Sign up now to receive our regular news briefs.

Distorting the Israeli Election Results

February 6, 2013 1:44 am 0 comments

Prime Minister Netanayhu at his weekly cabinet meeting. Photo: Screenshot.

Immediately after the results of the recent Israeli elections were announced, many commentators were quick to point out that there was a near 60-60 tie between the two main blocs. Although it’s true that the additional seat given to Habayit Hayehudi after the final votes were counted changed the apparent deadlock, the perception of a near tie remained in the mindset of many Israelis.

The problem with such a claim, however, is that the reality in Israel is far more complex than two clear cut black and white blocs and, as a result, such an overly simplistic analysis is quite misleading.

Therefore, in order to attain a more accurate picture of the election results it would be more helpful to first define the different types of parties, or groups of parties, that exist in Israel and then afterwards analyze each group independently.

Looked at this way, the “right-wing” parties are for the most part those which prefer both a strong Jewish component in Israel and a firm attachment to the Land of Israel. Included in this group are the combined Likud-Yisrael Beiteinu list, which dropped from 42 seats to 31, and the merged Habayit Hayehudi-National Union list, which increased from seven to 12. Overall this group witnessed a net loss of six Knesset seats (49 to 43).

Opposing this are the classic “left-wing” parties, which usually refers to those that are in favor of Israel being a nation of all of its citizens as opposed to a uniquely Jewish one, and are also diehard supporters of the two-state solution. In this category there is Labor, which increased from 13 to 15 and Meretz, which doubled from three to six. Thus, the left gained five seats from 16 to 21.

Between both of these groups are the “center” parties, those which in terms of their outlook bounce somewhere between the defining characteristics of the previously mentioned groups. While in 2009 the only party in this category was Kadima and its 28 seats, in the recent elections there were three parties in the center: Kadima (two), Hatnua (six) and Yesh Atid (19). Thus, the center dropped from 28 to 27.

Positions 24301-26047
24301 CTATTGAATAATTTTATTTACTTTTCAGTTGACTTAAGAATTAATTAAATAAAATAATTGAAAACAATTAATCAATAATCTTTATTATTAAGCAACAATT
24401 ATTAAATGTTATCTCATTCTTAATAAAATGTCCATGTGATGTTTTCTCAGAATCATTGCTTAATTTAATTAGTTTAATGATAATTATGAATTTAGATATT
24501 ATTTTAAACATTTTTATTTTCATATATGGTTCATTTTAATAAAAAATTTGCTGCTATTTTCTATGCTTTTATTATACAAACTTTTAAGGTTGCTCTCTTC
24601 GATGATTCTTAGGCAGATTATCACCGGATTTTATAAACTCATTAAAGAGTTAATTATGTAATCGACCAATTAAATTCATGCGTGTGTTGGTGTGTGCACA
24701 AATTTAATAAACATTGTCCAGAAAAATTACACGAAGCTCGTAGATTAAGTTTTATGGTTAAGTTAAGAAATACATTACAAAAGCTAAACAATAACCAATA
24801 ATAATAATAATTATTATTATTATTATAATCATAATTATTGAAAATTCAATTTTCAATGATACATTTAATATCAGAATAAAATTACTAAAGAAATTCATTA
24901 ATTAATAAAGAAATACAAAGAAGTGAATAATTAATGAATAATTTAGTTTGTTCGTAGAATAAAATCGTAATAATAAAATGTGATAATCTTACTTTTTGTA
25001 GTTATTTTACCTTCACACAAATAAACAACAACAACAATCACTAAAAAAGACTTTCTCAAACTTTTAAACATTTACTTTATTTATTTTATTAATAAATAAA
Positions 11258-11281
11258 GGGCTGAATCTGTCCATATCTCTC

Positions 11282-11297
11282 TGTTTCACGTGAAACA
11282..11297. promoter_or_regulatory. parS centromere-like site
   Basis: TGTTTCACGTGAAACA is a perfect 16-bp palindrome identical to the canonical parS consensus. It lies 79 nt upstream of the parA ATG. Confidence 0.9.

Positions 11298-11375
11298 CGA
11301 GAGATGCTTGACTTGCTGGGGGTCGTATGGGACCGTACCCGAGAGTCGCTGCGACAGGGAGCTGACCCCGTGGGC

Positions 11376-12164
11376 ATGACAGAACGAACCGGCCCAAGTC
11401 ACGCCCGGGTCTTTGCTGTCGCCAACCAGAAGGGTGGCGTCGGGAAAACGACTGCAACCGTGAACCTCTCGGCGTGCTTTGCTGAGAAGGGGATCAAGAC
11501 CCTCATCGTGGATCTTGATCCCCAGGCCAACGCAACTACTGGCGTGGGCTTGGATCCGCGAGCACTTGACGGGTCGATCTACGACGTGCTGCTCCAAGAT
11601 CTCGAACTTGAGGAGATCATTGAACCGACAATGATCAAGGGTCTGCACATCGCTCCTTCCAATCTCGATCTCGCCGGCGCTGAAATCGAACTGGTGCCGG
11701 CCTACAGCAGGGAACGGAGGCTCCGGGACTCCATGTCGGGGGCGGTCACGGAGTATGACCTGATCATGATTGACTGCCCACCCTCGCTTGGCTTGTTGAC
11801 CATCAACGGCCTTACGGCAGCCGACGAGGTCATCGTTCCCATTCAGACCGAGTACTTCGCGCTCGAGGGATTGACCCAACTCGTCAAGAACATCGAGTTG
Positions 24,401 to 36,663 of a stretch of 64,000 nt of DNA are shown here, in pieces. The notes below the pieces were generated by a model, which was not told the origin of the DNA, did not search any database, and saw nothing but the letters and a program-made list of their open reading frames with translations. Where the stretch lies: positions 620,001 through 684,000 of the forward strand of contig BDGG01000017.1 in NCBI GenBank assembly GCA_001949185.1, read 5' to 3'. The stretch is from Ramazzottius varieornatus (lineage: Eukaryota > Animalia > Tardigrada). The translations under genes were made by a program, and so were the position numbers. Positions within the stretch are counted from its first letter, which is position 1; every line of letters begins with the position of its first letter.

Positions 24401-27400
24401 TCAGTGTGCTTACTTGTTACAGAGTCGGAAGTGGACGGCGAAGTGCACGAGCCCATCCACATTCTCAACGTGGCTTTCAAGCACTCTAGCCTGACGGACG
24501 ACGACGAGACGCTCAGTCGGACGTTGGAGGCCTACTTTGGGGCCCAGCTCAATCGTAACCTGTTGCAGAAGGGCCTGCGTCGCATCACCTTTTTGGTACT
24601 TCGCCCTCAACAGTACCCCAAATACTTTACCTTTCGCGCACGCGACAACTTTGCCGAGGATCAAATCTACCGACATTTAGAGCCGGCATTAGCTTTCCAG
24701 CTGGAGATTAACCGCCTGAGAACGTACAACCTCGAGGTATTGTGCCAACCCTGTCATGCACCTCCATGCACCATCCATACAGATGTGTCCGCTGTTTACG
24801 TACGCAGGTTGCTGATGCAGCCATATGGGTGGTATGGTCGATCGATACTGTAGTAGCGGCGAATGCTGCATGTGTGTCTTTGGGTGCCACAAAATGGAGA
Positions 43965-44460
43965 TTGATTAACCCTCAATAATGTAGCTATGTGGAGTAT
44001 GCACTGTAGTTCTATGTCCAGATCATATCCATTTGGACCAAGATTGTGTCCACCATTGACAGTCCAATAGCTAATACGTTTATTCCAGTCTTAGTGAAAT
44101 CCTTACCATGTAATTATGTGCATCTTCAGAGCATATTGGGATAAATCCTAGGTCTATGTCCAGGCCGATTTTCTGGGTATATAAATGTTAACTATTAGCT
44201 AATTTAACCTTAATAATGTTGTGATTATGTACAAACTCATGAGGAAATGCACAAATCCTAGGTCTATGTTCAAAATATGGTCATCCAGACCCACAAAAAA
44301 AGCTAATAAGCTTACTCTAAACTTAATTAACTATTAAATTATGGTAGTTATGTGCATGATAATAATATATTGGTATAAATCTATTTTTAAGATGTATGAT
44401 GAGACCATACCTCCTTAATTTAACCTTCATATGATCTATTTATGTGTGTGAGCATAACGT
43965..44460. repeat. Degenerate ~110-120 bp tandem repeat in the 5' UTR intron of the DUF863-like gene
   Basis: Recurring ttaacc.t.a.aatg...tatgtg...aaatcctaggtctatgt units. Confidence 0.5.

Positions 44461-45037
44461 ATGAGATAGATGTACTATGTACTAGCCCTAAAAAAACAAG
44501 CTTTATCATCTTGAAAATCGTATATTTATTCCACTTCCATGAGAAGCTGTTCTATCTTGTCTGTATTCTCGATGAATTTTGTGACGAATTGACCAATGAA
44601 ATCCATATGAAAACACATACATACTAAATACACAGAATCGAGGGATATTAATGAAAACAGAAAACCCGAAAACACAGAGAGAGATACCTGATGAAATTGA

Next in line are the haredi parties. Although it’s true that most of the people who vote for the haredi parties, as well as the haredi MKs themselves, are right-wing in the way explained above, they shouldn’t be lumped together with the other right-wing parties since historically they’ve had a different agenda and for this reason have occasionally been ready and willing to sit in a left-wing coalition. When analyzing this group we see that Shas remained the same with 11 seats while United Torah Judaism picked up two seats, climbing from five to seven. Hence, overall the haredi parties grew from 16 to 18.

Rounding out the picture are the two Arab parties, Balad and the United Arab List, as well as Hadash, a communist party that draws much of its support from Israeli Arabs. Together these three parties received 11 seats back in 2009 and 11 seats once again in the recent elections.

Analyzed this way we see that the right-wing parties are twice as large as the left-wing parties (43 to 21). Moreover, since it’s safe to assume that part of the six seats which were lost by the right signified a shift of some right-wing voters towards the center and concomitantly the five seats that were picked up by the left was most likely the result of previously center voters turning leftward, then the average center voter of 2013 is probably more right-wing in his outlook than his 2009 counterpart.

If this is the case, then perhaps the parties that comprise the two main blocs mentioned above should be right-center and left rather than left-center and right. Needless to say, if things were analyzed this way then the whole discussion of a 60-60 tie would be thrown in the trash. Moreover, this is even before the haredi parties and their mainly right-wing voters are factored into the picture.

Finally, outside of Meretz and perhaps Labor, there is no chance that any other party would form a coalition with the Arab-communist parties, which once again shows that the whole 60-60 discussion is meaningless.

Therefore, any way you slice it there is no fictitious 60-60 tie. Moreover, the majority of Israeli voters are far more right-wing in their outlook than certain figures in the media would like to admit.

This article was originally published by Ynet.

Leave a Reply

Please note: comments may be published in the Algemeiner print edition. Comments written in all caps will be deleted.


Current day month ye@r *

More...

  • Music US & Canada Musician Carlos Santana Maintains Upcoming Israel Concert With ‘Open Heart’ Despite Pressure From BDS Activists (VIDEO)

    Musician Carlos Santana Maintains Upcoming Israel Concert With ‘Open Heart’ Despite Pressure From BDS Activists (VIDEO)

    After supporters of the anti-Israel Boycott, Divestment and Sanctions (BDS) movement failed to pressure rock superstar Carlos Santana into cancelling his upcoming concert in Tel Aivv, the guitarist said in a video message on Thursday that he is excited to return to Israel and promote a “musical message of peace, love and an end to conflict.” “The band and I will bring our open hearts and musical energy that will resonate with your soul long after the last song has been […]